Category Archives: Satirical Drawing

Ice Ice Baby

Hello Everyone. I wanted to share a recent plumbing experience I had with you.  No, I didn’t have a plumbing experience with you (we both would have remembered that, wouldn’t we?) Let me re-phrase that.  I want to share, with you, a plumbing experience I recently had.

My shower drain was plugged up, so I did what everyone does.  I poured boiling water down the drain.  That usually does the trick.  But 24 hours later it still wouldn’t drain, even after the whole coat hanger down the drain trick!  In a burst of inspiration, I decided to open and close the drain.  When I did that, I loosened whatever had been almost obliterated by the above-mentioned scalding H2O.  I am pleased to report that I am no longer ankle-deep in water after my mandatory daily shower.

With that, I am releasing my latest rap one week ahead of it’s ITunes Debut, Number 2 last week on the Billboard Top 100.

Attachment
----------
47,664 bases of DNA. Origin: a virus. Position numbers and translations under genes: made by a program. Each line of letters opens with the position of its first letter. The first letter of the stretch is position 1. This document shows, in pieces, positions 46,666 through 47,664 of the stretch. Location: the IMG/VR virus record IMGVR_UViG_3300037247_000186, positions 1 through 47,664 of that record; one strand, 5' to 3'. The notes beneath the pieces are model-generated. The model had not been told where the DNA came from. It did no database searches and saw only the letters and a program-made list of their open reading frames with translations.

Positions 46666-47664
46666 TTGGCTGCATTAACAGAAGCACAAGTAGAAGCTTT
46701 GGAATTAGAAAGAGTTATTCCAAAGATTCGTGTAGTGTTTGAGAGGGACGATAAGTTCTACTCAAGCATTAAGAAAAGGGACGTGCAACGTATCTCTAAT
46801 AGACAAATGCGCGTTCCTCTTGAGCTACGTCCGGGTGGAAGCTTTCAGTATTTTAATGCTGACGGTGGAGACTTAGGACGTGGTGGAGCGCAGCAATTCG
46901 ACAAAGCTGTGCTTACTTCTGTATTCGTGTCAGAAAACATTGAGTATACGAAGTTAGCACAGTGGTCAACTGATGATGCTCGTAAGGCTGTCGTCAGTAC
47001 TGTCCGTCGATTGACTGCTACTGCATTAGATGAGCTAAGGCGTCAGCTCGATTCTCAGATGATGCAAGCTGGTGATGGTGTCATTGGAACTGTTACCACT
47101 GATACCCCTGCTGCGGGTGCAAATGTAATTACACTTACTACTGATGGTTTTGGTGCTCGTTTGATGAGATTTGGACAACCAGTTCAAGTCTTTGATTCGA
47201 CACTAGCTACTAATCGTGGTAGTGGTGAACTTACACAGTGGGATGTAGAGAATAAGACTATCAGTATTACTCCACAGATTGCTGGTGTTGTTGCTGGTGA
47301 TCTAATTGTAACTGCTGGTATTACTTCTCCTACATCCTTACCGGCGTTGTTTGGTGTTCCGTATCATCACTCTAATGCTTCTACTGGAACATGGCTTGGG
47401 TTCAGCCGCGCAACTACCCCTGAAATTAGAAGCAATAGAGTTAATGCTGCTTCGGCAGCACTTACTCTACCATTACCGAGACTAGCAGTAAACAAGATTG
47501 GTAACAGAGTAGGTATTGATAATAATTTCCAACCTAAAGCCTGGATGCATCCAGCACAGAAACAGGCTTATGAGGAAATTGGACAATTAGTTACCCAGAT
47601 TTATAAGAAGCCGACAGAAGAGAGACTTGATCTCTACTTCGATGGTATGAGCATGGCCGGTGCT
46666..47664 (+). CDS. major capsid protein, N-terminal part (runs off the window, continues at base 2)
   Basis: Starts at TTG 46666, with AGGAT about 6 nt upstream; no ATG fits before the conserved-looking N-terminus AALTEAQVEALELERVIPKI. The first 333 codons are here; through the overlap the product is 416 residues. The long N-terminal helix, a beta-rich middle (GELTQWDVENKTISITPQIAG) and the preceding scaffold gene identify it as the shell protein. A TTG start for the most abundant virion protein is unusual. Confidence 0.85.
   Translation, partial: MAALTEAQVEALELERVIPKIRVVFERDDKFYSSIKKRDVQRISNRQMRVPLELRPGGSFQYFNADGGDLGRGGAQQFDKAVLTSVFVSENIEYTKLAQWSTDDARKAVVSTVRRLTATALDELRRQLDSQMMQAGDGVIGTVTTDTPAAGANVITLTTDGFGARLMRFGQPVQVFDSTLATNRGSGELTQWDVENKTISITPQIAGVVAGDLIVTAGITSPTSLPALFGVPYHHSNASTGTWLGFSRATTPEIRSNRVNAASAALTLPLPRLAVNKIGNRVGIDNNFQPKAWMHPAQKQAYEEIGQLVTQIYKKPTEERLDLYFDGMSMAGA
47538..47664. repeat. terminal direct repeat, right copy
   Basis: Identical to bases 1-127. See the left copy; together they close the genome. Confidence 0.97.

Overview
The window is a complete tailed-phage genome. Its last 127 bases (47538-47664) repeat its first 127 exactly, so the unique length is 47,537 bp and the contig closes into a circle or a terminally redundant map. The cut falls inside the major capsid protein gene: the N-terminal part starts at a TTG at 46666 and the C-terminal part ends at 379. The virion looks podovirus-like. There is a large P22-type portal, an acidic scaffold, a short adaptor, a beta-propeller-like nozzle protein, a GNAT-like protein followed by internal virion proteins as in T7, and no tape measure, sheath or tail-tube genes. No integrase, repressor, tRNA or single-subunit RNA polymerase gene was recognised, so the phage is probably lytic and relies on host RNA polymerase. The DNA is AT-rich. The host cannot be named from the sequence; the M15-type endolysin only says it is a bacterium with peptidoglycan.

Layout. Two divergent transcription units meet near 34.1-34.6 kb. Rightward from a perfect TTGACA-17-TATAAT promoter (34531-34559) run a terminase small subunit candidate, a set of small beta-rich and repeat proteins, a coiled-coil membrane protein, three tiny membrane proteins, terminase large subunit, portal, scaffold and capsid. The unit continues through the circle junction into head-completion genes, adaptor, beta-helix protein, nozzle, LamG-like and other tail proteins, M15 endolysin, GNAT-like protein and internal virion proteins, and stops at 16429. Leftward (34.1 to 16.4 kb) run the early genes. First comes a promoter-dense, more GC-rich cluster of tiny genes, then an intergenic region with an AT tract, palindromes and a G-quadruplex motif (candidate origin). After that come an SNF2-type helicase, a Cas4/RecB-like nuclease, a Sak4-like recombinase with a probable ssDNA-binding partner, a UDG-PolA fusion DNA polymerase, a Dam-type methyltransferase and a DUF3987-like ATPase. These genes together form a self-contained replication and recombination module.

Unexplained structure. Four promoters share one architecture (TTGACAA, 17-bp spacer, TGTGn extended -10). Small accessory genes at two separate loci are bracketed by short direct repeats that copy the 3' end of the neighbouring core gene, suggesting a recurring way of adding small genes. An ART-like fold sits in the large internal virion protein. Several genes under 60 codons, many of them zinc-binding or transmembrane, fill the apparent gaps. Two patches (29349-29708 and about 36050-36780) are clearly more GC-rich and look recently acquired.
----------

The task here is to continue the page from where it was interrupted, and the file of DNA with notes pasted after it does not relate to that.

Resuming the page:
Hello Players
My Name’s Ice-John
I like to sleep
And I sometimes yawn

My shirt’s too tight
and my pants too long
And it’s been 37 years
Since I’ve Played Ping Pong

Sometimes I’ll Laugh
Sometimes I’ll Cry
Sometimes I’ll eat
Half a Pizza Pie

I don’t eat meat
Cause I love all life
I have big feet
You can ask my wife

I’m younger than the Pope
But older than Matt Damon
I was born the same year
As Everyone Loves Raymond

So now I’ll split
And I’ll end this rap
It’s a sure-fire hit
But it’s time to nap

Gilbert and Sullivan

GILBERT AND SULLIVANGilbert and Sullivan refers to the Victorian-era theatrical partnership of the librettist W. S. Gilbert (1836–1911) and the composer Arthur Sullivan (1842–1900) and to the works they jointly created. The two men collaborated on fourteen comic operas between 1871 and 1896, of which H.M.S. Pinafore, The Pirates of Penzance and The Mikado are among the best known.[1]